A Walgreens employee has been accused of killing his teenage colleague who rejected his advances | Local News

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A Walgreens employee in Colorado has been arrested and charged with the murder of his 17-year-old colleague who had previously rejected his advances and complained of making her feel uncomfortable.

Joshua Johnson, 28, was arrested June 12 by state troopers about 100 miles from Colorado Springs on June 12, a day after Riley Whitelaw’s body was found in the Walgreens rest room where they worked both. Johnson has been charged with one count of first-degree murder, police said.

On June 11, a Walgreens official in Colorado Springs found Whitelaw’s body in the break room after the high school student never returned from her break, according to the arrest affidavit obtained by KKTV.

Officers responded to the scene around 6:55 p.m. where they discovered Whitelaw lying in a significant amount of blood with trauma to the neck area. Officers observed no signs of life and the staff break room had blood on the floor, cabinets and counter, the affidavit states.

Justin Zunino, the manager, told police Johnson was warned a year ago to keep his conduct professional after Whitelaw complained that he had made advances to her, which made her feel bad. ‘easy. Zunino said Johnson appeared to be receptive to the warning, according to the affidavit.

However, several weeks ago Whitelaw requested a change in his shifts to avoid Johnson. Zunino told investigators the teenager later asked for overtime and was told overtime would mean she and Johnson would cross paths.

Johnson’s interest in Whitelaw didn’t seem to be deterred when her boyfriend joined the Walgreens staff three months ago. Crystal Ishmael, another store manager, told police that Johnson instead started “acting jealously.”

On the day of Whitelaw’s death, a customer at the Walgreens store heard a woman screaming and the sound of stalls banging, she later told authorities. Zunino, the manager, told officers he saw Johnson on store surveillance video stacking bins in front of the camera to block his view.

Ishmael told police that while searching for Whitelaw, she checked outside near a dumpster where she smelled a “strong smell of bleach” and attempted to enter, but walked away after hearing a male voice say he was changing.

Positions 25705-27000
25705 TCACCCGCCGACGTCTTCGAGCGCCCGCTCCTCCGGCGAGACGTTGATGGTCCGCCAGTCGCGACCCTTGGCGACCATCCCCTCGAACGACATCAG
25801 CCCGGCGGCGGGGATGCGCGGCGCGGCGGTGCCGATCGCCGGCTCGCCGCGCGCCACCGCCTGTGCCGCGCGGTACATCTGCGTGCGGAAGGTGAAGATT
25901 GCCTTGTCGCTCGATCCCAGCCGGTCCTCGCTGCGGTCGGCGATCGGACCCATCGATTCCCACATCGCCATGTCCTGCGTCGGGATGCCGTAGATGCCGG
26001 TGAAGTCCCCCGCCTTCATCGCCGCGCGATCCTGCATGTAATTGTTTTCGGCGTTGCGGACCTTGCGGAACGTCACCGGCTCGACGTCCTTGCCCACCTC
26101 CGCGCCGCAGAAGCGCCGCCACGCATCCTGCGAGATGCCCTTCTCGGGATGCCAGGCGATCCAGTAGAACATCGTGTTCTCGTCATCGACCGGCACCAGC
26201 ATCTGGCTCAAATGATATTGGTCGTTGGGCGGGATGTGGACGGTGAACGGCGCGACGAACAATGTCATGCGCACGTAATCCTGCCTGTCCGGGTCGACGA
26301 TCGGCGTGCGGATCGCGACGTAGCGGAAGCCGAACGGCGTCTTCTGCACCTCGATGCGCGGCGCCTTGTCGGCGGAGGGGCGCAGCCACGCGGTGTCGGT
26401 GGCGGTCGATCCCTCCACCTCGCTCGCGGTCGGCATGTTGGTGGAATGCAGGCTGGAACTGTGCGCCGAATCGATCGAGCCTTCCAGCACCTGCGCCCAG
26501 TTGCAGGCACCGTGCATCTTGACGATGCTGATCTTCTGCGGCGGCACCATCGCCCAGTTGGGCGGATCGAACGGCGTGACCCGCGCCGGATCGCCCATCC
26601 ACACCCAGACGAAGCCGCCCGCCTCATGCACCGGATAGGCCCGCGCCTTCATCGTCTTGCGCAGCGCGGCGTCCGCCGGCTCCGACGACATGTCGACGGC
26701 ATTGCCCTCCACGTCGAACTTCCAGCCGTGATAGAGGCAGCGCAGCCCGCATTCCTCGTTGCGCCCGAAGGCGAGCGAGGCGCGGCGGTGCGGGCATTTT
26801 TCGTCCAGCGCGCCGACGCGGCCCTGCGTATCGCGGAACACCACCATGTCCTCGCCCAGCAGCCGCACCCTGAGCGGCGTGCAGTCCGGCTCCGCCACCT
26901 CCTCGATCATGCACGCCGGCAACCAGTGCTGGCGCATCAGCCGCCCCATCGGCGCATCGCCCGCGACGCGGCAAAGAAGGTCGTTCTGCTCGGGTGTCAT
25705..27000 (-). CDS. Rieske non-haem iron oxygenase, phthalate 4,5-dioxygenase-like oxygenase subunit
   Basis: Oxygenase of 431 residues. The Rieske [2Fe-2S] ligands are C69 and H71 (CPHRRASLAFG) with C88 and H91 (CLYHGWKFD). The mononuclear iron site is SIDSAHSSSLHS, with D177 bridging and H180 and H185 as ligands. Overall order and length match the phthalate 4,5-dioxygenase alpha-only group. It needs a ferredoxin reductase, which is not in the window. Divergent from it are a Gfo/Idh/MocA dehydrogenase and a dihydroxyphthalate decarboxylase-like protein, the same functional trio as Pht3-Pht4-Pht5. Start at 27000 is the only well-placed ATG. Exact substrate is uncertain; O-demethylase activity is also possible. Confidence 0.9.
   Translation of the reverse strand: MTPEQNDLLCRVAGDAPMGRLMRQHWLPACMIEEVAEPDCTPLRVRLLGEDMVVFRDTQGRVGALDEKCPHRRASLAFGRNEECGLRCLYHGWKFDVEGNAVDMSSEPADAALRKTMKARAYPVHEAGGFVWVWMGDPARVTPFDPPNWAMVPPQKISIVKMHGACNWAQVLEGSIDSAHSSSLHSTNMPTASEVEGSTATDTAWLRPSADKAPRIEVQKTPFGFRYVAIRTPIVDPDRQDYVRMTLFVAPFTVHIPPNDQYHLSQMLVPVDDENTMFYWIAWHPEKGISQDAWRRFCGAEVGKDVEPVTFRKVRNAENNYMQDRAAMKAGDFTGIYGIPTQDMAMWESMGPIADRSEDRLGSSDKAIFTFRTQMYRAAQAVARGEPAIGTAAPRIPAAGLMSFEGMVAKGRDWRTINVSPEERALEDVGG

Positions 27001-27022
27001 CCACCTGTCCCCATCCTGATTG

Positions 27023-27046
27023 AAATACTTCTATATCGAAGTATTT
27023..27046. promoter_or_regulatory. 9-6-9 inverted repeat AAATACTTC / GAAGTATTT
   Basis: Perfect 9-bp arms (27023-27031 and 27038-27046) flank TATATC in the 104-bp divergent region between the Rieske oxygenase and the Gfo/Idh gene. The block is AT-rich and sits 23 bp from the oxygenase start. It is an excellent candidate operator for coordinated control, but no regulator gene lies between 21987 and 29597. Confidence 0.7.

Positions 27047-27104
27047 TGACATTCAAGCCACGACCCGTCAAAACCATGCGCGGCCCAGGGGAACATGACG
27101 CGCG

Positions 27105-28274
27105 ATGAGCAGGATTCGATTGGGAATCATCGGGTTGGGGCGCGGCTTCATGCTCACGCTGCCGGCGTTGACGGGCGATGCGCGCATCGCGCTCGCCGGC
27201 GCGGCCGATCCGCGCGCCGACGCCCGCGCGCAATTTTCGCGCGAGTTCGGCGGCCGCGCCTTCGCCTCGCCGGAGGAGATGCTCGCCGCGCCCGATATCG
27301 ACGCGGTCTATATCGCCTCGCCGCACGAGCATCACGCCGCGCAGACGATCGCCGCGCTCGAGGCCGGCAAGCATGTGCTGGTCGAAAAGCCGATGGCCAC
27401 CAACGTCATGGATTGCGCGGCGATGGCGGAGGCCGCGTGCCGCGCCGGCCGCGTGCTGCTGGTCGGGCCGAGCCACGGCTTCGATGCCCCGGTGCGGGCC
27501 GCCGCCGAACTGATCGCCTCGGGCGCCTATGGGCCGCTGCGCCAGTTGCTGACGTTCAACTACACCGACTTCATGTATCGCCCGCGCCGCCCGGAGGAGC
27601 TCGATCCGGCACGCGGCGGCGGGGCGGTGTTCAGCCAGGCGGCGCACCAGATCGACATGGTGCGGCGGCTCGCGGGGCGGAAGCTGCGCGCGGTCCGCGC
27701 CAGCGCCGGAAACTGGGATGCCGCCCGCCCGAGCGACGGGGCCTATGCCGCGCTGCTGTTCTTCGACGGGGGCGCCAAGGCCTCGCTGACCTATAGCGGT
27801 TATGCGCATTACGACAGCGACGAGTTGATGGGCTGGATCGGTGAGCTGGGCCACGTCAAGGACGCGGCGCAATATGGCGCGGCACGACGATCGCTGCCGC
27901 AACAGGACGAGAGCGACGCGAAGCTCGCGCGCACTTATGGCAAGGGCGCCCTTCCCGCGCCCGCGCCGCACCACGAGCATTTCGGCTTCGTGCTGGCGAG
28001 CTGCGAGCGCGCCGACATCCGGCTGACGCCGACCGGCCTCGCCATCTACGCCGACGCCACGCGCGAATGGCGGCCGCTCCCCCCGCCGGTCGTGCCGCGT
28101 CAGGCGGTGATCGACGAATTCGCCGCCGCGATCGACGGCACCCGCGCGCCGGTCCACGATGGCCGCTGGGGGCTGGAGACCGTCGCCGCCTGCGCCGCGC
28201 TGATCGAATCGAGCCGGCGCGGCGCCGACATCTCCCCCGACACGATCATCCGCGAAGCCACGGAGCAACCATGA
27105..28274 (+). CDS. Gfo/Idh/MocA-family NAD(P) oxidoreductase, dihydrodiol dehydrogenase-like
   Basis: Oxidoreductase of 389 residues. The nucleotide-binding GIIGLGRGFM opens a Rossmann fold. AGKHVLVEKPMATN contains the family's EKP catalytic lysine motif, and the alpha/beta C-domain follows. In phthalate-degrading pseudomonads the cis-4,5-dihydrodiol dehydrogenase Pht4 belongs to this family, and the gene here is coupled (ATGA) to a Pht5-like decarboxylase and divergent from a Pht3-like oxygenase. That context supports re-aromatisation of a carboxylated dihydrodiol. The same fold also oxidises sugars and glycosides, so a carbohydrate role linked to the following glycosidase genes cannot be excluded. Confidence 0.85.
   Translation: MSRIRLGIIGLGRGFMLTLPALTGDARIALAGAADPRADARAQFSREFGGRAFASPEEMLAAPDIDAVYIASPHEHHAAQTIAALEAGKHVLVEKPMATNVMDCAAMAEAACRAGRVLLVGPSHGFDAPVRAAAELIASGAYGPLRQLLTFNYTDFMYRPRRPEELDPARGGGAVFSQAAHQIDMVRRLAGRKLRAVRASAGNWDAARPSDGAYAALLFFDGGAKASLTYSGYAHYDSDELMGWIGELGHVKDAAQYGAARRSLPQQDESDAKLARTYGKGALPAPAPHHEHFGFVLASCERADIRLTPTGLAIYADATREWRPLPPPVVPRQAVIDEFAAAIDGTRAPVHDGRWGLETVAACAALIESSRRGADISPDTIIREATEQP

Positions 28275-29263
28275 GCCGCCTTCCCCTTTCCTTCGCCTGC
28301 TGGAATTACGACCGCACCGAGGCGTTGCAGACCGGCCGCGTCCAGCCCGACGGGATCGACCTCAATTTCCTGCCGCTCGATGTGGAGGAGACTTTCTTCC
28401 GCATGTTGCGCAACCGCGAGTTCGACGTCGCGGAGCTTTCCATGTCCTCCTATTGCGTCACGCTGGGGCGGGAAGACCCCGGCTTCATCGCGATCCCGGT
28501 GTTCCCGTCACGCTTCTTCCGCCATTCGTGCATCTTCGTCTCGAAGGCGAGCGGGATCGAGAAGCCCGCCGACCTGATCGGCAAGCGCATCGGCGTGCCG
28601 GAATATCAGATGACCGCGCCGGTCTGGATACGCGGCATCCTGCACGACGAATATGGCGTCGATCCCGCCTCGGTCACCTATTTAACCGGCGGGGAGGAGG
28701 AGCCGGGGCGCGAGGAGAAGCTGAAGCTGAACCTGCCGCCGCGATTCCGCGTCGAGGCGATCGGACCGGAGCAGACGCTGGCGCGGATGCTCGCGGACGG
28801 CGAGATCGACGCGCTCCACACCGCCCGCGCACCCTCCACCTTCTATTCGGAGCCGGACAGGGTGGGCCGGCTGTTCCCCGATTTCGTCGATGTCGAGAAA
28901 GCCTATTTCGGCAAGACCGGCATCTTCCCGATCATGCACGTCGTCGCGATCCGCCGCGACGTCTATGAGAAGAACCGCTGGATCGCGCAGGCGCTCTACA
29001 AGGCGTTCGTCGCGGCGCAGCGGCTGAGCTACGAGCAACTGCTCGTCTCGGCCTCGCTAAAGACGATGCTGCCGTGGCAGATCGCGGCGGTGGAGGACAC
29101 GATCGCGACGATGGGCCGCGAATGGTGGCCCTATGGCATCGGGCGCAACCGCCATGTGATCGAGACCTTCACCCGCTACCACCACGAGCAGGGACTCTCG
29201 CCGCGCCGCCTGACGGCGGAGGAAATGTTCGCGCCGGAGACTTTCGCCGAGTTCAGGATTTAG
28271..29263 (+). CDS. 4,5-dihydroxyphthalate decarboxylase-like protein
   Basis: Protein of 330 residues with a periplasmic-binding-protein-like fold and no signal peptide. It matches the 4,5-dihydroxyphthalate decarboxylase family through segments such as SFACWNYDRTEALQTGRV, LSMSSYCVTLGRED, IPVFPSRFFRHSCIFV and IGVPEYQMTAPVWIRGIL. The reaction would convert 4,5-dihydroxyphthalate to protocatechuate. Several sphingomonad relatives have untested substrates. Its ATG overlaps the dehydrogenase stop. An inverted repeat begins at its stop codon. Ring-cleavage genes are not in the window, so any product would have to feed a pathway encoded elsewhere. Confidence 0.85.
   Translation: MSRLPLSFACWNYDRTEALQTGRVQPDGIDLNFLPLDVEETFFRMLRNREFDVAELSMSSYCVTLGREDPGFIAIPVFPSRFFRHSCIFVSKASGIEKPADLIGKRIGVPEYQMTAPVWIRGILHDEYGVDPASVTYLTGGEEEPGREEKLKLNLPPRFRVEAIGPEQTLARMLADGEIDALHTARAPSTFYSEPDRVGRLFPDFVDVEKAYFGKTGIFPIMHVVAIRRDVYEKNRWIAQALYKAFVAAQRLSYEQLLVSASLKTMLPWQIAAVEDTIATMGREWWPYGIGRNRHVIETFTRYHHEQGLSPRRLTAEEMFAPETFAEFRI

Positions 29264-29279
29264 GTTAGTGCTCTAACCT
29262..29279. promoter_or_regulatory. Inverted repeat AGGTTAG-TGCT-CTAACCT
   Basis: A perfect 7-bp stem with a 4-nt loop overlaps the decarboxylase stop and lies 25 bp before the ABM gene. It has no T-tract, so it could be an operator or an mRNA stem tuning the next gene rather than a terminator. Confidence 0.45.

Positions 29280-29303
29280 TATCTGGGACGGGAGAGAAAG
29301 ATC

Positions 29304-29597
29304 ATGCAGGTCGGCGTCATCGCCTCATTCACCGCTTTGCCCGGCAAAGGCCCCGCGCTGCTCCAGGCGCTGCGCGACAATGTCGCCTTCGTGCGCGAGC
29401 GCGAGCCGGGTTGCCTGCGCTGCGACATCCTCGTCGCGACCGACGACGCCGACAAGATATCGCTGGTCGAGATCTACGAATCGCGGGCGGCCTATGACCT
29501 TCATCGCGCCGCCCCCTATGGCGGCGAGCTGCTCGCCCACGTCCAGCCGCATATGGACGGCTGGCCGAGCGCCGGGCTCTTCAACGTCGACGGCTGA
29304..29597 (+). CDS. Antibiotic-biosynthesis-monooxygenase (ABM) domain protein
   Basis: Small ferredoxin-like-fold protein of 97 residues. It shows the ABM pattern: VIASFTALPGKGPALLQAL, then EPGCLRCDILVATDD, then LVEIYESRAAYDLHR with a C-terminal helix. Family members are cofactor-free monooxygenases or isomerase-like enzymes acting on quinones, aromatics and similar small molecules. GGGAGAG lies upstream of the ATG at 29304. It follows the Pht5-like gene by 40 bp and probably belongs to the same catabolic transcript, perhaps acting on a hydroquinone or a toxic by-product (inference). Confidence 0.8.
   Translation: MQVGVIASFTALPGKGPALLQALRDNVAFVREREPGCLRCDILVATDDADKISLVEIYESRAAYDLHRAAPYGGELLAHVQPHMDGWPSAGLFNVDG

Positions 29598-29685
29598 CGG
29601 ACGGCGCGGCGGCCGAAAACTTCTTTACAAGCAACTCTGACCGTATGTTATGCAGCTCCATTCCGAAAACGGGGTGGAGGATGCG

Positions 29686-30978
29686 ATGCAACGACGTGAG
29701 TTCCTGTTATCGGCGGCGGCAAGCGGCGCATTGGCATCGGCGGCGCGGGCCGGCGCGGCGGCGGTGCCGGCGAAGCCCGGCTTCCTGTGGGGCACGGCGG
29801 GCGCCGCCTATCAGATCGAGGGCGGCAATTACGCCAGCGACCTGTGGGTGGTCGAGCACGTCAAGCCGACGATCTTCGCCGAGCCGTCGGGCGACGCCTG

Johnson later told police he was the person Ishmael spoke to near the dumpster and was trying to leave. He also admitted to being in the break room and told authorities he had fallen on the blood, according to the affidavit.

Johnson was found by Colorado State Patrol troopers walking along the highway. He had scratches on his hands and face and claimed he was attacked at Walgreens. He was arrested shortly after soldiers learned he was a suspect in the incident, KKTV reported.

Johnson admitted to police that he previously had a “crush” on Whitelaw, but claimed that was no longer the case as he was now involved with Ishmael. Police noted that Ishmael did not mention being in a relationship with Johnson during his interview. Despite video evidence, Johnson denied attempting to obstruct surveillance cameras.

Whitelaw, a straight student at Air Academy High School, was an art enthusiast with a passion for genetic research, according to her friends and family. He was someone filled with empathy, patience and compassion who “enabled others to be seen, heard or recognized,” his obituary said. She was “wise beyond her years” and would be equally at home in a room full of adults having conversations or chilling out with her friends making goofy videos.

“If you were having a bad day, she had the innate ability to cheer you up. She was dedicated, persistent and passionate about everything she strove to try,” the obituary said.

The teenager’s funeral will take place next week as the investigation into her murder continues.

In a statement to BuzzFeed News, Walgreens senior manager Fraser Engerman said the company was “saddened” by the incident.

“The safety of our customers and our team members is the top priority, and we are working with local authorities in their investigation,” Engerman said. “We’re making tips and other resources available to our store team members here,” he added.

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